Do I love it or hate it?

The months have rolled by, I know most of the staff here pretty well, I enjoy the company of the other expats, and landing back here from Juba did feel a little like coming home. Sometimes it feels like yesterday that I arrived, and other times it feels like I have always lived here and the rest of my life is a dream.

The good aspects are certainly pretty clear, living and working in the middle of Africa, with different sight and smells each day, the smiling locals and the fun happy kids. Hanging out with the other excellent people from both MSF and ACF. Helping to run a clinic that is helping a local population that have had years of war and disruption.

The bad aspects are also pretty clear… living and working in the middle of Africa really. The dirt, and the rubbish, and the heat, and the flat landscape in every direction. The sometimes extremely hostile and unfriendly relations with staff, or the problems of motivation and direction with people with little initiative. Wondering if the little job I do in the little medical clinic in this vast country (let alone continent) really makes any difference at all in the world.

I am finding it hard to be without anyone around with the same outdoor passion for mountains and adventures that I have, and I often find myself sitting at the dinner table staring off into space, imagining skiing or climbing, but sometimes simply being in the green friendly back garden of my Christchurch house talking, scheming or sharing stories with friends.

The things I enjoy and experience here though are certainly unique and unforgettable. The blazing sunsets are fantastic, and the kids playing in the water outside or fishing in the swamp produce a constant stream of chatter and laughter. The African tukuls, the dusty roads, the oily food, the colourful African shirts that are all ‘made in china’.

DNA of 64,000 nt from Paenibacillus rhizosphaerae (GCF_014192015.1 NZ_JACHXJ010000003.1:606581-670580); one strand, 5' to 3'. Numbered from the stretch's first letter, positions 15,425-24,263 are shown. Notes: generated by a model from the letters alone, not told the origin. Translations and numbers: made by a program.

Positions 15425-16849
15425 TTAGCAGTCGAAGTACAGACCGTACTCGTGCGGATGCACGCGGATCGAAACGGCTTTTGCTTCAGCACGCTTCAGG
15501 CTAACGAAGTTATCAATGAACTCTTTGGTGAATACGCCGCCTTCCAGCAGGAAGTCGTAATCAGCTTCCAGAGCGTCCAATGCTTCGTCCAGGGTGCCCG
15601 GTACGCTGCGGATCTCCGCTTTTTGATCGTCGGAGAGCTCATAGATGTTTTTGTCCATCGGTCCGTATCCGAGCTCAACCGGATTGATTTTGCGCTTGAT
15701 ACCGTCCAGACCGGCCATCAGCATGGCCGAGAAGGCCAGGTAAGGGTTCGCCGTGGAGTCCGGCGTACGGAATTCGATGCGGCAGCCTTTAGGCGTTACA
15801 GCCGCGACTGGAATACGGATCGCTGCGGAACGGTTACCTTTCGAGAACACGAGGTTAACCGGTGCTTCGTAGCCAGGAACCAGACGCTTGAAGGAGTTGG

The stories of course are outrageous unless you are actually here, with reciprocal clan murders last week, meeting the SPLA commander this week to ask for the release of arrested staff, the local traditional treatment of ‘cutting’ and bleeding, sitting for a moment with a patient Mary who was 160cm tall and weighed 20kg and didn’t last the night.

Do I love it or do I hate it? Still haven't deceided?

Comments

Heza said…
Richard - randomly came across your site via Google. Enjoyed your blog. Been in Juba for 5 weeks now and can't decide if it's love or hate although today it feels strongly like the latter. What bothers me is the sheer lack of drive in national and expat staff, lack of basic management structures in key organisations, the self pleasing government, the accommodation market crisis, or the total exploitation of a community by ruthless foreign traders and ill-advised donor activity. At least you got to help the helpless. I think the place is crazy - and when I consider the morality of it all I feel a little sick. But its not all bad - well thats what I say to keep myself from going mad. We are making a difference right?

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